Russia to Join the High-Speed Rail Club
Russian Railways chief Yakunin has agreed with Putin on 150 billion rubles to be allocated for the project from state coffers.
Published: June 26, 2013 (Issue # 1766)
International rail giants together with state and foreign investment banks are already eyeing the role they can play in one of the most expensive infrastructure projects in the world — the high-speed rail line to be built from Moscow to Kazan, 800 kilometers east of the capital.
Last week at the St. Petersburg Economic Forum, President Vladimir Putin announced plans to uncork the National Welfare Fund, or NWF, and spend 450 billion rubles ($13.6 billion) on three major infrastructure projects in the near future.
One of them is a new high-speed rail line to connect Moscow and major cities to the east: Vladimir, Nizhny Novgorod, Cheboksary and Kazan.
Costing an estimated 928 billion rubles, it will become so far the only true high-speed line in the country with trains hurtling along its tracks at up to 400 kilometers per hour. The trip from Kazan to Moscow, which today can take close to 13 hours, will be reduced to 3.5 hours. And it will take an hour on average to travel between major cities on the line.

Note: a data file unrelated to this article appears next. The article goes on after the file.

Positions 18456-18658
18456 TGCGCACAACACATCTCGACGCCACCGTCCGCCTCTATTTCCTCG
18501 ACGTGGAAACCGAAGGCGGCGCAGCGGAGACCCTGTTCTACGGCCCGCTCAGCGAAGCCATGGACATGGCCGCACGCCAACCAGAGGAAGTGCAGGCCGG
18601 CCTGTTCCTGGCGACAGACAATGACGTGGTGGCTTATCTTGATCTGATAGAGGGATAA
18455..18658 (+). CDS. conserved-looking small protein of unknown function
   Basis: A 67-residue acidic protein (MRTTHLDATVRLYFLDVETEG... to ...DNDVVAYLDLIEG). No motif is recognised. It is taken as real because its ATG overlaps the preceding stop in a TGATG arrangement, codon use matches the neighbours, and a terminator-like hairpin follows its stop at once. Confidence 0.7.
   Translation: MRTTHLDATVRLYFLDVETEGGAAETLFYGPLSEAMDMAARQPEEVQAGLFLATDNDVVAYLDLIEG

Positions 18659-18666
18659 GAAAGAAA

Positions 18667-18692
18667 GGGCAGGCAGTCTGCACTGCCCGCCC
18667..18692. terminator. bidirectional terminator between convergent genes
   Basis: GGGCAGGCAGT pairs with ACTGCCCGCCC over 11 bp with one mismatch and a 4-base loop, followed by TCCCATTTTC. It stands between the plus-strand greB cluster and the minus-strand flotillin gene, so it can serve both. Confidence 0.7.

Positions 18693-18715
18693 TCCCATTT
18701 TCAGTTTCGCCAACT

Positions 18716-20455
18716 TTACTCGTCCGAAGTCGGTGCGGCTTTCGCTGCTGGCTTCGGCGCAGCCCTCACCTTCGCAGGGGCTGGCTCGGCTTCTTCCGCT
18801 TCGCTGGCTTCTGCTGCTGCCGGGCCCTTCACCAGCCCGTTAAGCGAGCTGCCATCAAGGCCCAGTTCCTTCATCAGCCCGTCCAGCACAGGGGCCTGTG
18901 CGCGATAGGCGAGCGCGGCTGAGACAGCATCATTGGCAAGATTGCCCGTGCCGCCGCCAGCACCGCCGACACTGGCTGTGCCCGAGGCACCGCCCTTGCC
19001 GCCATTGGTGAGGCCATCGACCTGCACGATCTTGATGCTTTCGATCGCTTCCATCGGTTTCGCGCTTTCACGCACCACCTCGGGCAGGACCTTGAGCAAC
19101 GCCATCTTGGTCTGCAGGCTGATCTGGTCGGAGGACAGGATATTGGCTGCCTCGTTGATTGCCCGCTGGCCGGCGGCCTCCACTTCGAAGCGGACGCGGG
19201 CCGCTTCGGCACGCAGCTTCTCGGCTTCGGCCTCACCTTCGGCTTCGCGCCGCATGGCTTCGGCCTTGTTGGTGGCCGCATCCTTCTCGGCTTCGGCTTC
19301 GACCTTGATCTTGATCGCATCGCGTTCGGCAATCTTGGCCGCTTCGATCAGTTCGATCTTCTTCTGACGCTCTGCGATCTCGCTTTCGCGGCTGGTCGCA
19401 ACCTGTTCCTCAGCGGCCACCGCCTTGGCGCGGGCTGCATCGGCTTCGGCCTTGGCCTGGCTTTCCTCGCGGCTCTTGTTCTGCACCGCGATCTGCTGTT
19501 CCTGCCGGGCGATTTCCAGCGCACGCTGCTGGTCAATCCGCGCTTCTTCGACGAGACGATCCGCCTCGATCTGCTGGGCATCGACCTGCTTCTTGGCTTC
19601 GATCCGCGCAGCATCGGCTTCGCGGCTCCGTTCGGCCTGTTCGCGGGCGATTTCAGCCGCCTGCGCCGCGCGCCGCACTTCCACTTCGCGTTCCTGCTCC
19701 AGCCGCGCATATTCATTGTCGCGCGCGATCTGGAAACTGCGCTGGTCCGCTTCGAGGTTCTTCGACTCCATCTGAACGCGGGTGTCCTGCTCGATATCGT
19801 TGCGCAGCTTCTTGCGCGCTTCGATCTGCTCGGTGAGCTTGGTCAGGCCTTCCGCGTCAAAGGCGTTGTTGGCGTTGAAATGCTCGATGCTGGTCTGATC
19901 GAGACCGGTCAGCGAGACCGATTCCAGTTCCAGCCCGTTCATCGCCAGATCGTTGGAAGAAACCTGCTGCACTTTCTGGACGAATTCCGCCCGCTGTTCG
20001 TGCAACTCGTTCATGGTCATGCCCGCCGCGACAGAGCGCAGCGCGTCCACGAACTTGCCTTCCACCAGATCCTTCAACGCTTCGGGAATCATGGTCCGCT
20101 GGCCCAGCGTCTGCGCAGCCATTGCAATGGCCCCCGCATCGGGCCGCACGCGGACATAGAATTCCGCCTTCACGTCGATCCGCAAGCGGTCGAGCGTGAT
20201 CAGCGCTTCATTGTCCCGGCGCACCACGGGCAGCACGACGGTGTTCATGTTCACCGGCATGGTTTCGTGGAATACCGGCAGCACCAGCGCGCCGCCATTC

The existing express train service from Moscow to St. Petersburg and Nizhny Novgorod, as well as from St. Petersburg to Helsinki, is not technically considered to be high speed since those trains rarely run at 220 kilometers per hour.
A Mountain of Money
Russian Railways president Vladimir Yakunin said earlier that project work would start this year and would take a year to complete. Transportation Minister Maksim Sokolov said the whole line could be built as early as 2018, in time for the World Cup, which has Kazan scheduled as a venue.
While time is short, the officials stress that at this point what they have for the project is preliminary calculations and political will. As for financing, it is clear that even if the whole sum announced by President Vladimir Putin were to materialize for the Moscow — Kazan rail line, it will only cover roughly half of the needed amount.
Seventy percent of the total sum required to build the line is meant to come from state funds, and the rest is to be provided by private investors, banks and other sources.
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